Samaresh Basu (1924-88) was an uncompromising chronicler of the working class. His gritty fiction featured workers, revolutionaries, and radicals who fought society and their own demons and disenchantment. A prolific writer of more than two hundred stories and a hundred novels, Basu also saw two of his novels briefly banned on charges of obscenity and one win the prestigious Sahitya Akademi award.
Ruhiton Kurmi has been in jail for seven years. Once a notorious Naxalite, he is now a withered shell; a man broken by torture, racked with fevers and sores. The only way he can endure his life is by shutting out the past. But when Ruhiton is moved to a better jail and eventually freed, memories return to haunt him. He looks back upon his youth, his marriage, his home in the Terai foothills—and he remembers too, the friends he has killed, the revolutionary colleagues he made, and the ideals he once believed in.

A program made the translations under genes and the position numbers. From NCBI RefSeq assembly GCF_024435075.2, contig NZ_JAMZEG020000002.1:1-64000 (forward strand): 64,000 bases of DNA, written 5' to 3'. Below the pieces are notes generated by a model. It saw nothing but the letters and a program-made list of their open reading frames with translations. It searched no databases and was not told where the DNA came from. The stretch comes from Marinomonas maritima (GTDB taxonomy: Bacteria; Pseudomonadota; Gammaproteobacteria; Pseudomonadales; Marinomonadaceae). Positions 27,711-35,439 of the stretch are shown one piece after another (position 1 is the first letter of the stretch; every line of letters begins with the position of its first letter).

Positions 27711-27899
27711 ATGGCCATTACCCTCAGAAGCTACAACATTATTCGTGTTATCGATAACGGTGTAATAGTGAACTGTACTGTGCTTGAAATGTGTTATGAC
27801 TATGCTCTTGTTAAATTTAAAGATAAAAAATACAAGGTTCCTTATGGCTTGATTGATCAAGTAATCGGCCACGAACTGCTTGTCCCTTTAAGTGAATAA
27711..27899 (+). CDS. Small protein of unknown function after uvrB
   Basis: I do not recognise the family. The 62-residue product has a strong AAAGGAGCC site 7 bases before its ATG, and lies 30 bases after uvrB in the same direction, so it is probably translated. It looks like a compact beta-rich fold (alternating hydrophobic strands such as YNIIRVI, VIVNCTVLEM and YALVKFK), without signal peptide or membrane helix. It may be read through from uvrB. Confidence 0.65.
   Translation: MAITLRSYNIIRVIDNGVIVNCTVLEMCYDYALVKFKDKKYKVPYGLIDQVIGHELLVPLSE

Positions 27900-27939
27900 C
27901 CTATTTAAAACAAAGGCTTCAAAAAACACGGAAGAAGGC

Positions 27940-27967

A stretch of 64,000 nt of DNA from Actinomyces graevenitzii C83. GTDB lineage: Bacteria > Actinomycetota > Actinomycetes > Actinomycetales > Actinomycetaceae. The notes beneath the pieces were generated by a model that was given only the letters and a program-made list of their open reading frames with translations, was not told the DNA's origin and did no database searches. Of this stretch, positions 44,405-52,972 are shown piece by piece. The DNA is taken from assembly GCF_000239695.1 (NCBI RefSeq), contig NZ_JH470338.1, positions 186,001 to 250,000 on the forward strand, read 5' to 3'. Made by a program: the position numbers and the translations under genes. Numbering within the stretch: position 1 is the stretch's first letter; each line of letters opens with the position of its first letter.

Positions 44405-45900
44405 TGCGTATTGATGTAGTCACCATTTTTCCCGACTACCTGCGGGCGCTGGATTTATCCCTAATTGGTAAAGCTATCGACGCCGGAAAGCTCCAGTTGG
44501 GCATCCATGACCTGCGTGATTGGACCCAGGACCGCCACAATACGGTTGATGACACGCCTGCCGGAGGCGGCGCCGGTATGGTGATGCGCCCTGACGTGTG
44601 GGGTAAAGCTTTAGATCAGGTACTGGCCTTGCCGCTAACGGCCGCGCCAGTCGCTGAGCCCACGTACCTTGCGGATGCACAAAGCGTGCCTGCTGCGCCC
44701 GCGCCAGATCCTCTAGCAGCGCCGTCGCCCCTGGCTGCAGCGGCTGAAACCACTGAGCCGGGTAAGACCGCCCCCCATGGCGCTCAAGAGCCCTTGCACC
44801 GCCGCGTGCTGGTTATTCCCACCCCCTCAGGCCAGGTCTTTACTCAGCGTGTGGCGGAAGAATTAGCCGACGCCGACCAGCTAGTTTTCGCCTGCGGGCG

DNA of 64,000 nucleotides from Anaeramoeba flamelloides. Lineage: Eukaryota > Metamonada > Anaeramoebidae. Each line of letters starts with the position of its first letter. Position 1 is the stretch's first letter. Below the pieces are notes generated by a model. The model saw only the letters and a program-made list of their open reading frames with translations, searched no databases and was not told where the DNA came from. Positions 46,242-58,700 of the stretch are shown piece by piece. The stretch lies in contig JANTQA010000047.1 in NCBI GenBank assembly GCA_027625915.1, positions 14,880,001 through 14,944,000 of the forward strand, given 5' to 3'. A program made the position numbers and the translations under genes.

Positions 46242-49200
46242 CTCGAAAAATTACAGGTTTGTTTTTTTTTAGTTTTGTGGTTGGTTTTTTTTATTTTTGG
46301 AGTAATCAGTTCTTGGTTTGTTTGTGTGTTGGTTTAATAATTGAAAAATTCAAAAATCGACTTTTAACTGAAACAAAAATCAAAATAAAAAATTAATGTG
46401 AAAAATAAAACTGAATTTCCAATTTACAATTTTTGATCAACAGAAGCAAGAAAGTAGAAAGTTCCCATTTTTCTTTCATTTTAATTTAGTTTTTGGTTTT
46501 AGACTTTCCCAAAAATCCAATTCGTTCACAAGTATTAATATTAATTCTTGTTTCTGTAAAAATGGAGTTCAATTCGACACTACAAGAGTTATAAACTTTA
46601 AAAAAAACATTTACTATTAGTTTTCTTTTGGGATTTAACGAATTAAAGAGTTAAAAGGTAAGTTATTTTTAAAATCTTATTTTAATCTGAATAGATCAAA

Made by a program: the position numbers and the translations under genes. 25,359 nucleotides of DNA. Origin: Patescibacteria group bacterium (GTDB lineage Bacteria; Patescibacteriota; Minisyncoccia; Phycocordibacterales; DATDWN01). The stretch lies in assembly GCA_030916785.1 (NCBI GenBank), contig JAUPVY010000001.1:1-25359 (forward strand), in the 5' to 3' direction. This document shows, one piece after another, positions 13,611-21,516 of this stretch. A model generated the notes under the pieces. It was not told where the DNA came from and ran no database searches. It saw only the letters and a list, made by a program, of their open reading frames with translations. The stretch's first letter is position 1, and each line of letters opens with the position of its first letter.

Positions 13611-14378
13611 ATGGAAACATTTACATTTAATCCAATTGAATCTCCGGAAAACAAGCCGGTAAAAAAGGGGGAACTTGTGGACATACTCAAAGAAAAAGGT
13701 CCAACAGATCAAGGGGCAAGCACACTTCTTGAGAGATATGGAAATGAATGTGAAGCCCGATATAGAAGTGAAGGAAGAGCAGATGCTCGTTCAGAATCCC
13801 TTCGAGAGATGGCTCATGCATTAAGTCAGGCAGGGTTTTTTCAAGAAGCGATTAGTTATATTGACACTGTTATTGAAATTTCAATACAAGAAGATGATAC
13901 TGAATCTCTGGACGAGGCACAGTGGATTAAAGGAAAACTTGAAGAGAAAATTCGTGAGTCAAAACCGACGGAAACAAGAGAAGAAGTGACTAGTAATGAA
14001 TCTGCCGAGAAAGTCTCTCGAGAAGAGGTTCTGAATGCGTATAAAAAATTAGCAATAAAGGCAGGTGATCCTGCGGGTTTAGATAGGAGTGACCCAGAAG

Dark, powerful and full of ambiguities, the classic Mahakaler Rather Ghoda (1977) questions the human cost of revolution and its inevitable transience. A sensation in its time, it remains one of the greatest novels about the Naxalite movement.